|"Hmm, another small one... damn."|
While I'm no stranger to cooking fish, I had never had any experience filleting one. Filleting fish is typically more difficult than our land-treading animal friends because the meat is more delicate and there are many small, pesky bones. I got a crash course in filleting and skinning bass. It's something that takes practice and I'm certainly not done yet. In my defence, the only filleting knife we had was a little dull. A sharp knife is essential to successfully filleting anything. I will be sure to write a post about filleting fish when I get really good at it. In the meantime, bear with me. So far I've only filleted two fish. The first attempt wasn't bad for a beginner but no prize-winner either. Though my second try on the next day was quite the improvement. I'll get it sooner or later.
After we had our fish fillets, I pan fried them in some olive oil and a little butter. Seasoned them well with salt and pepper and squeezed some fresh lemon juice over them at the end. You don't have to do much with fish that is that fresh. Respecting the integrity of your ingredients will certainly improve your skills as a cook.
To serve with the pan fried bass, I made an aioli, which is essentially a garlic mayo. All you do is whisk an egg yolk, a little lemon juice, salt and finely minced garlic. Then you slowly incorporate some oil while whisking until you produce the desired creamy texture. Check for seasoning and it's done. Aioli makes a great accompaniment for fish. I also made lemon-scented jasmine rice and a fresh, leafy salad. It was perfect.
I made a couple of chicken stir fries over the passed few weeks. What I do is pound a couple of chicken breasts until they are a uniform thickness and slice them thinly. Then i season the chicken pieces and dredge them in a little corn starch. The corn starch helps to seal the juices inside the chicken and thicken the liquids added later into a sauce. Then it's just a matter of browning the chicken pieces in a lightly oiled wok, adding the vegetables that take a little longer to cook and some sliced mushrooms, adding the vegetables that take less time to cook, a little soy sauce, some cashews, and then stirring until the chicken is cooked through completely and the vegetables are to your liking. The thinner you slice your chicken, the faster it will cook. Just be sure that all your chicken slices are about the same thickness so they cook at the same time. Near the end I add a tablespoon or two of some oyster sauce and some toasted sesame seeds. I served with some rice and garnished with chopped, fresh cilantro and/or thinly sliced scallions. Super easy and rather healthy kitchen staple.
Earlier this evening I made a quick, Cajun inspired chorizo stew. A good stew usually simmers for a few hours to bring out all the flavours of the ingredients. You can use a couple of quick cheats here and there to make a decent stew in under an hour. It's all in the ingredients you use and how you use them. My stew was of chorizo, green beans, mushrooms, onion, celery, red pepper and garlic. Chorizo is a Spanish sausage with gutsy flavours like garlic, oregano and paprika. Then it is cured for an extended period of time so it is already a bomb of flavour. In the sauce I also used chicken stock, which is a great source of flavour from simmering with aromatic vegetables and chicken bones, and tomato paste which is a stupendous product because it uses tomatoes picked at their peak that are cooked down into a concentrated paste. Using an arsenal of elevated flavours like these can save you time and effort in the kitchen.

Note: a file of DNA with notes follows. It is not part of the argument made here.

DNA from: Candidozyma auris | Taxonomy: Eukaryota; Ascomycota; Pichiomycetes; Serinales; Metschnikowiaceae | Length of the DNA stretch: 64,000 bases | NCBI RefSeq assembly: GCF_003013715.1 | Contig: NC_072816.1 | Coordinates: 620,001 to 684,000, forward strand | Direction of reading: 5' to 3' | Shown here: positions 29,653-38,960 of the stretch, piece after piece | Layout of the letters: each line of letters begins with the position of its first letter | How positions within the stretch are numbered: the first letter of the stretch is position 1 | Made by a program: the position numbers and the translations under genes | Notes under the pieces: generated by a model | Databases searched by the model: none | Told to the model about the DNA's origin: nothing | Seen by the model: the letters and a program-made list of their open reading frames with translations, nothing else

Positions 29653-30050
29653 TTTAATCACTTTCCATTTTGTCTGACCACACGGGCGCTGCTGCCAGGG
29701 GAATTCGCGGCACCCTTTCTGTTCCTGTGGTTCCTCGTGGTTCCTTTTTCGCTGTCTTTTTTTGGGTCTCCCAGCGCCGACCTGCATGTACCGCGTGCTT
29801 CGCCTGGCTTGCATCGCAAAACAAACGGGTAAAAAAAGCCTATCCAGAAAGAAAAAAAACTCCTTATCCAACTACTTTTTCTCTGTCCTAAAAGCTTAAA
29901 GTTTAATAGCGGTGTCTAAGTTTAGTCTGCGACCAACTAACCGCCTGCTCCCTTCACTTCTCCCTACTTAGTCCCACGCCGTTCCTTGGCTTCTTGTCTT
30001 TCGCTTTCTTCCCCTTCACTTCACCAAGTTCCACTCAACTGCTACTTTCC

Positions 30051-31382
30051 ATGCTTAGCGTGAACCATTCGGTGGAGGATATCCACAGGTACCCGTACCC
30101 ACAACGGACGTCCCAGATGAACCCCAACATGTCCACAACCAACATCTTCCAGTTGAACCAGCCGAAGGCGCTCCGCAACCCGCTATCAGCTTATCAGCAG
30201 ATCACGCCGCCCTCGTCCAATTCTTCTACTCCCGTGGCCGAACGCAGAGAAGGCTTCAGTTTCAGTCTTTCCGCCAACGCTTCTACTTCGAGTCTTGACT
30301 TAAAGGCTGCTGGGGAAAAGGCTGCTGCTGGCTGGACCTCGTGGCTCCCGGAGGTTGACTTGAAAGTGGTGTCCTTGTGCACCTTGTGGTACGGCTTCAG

I chopped the cured chorizo into little, even pieces and sautéed them in a little oil. This caramelizes them, renders out the fat and concentrates the flavour. Then I removed the chorizo with a slotted spoon and used the leftover fat to sautée some onion, celery, red pepper and mushroom. After a few minutes, I added some chili flakes and Cajun spices. When the liquid had evaporated from the pan I added the tomato paste and cooked it on its own in the pan just to waken it up and cook out some of the acidity. Then I added some chicken stock bit by bit until the green beans were cooked. I added a bit of flour and mixed it in to thicken the sauce and reintroduced the caramelized chorizo. I gave that a stir and let it cook for a couple more minutes before serving it over some jasmine rice that I cooked with chicken stock, lemon and a bay leaf. I added some peas to the rice as well. It was awesome.
An important tip to know about cooking savoury dishes like the ones I've mentioned is to season your dish throughout the cooking process. Add some ingredients to a pan? Add a little salt and pepper. Adding more ingredients after? Add more salt and pepper when you do. Tasting your dish at the different stages of cooking will give you the best idea of what it might need and improve your palate. The more you cook you'll get a better feel for this. Just remember, don't season it too much. You can always add but never take away. A dish with too much salt or pepper can be ruined. Tasting as you go will help you eliminate that worry.
Sorry for the lack of photos and recipes, but I had to check in with the update. There is much more to come so stay tuned.
The support I've had for this blog has been outstanding and I can't thank you enough. Every month the blog is getting more and more page views. Thank you for validating what I love to do. It's a great feeling.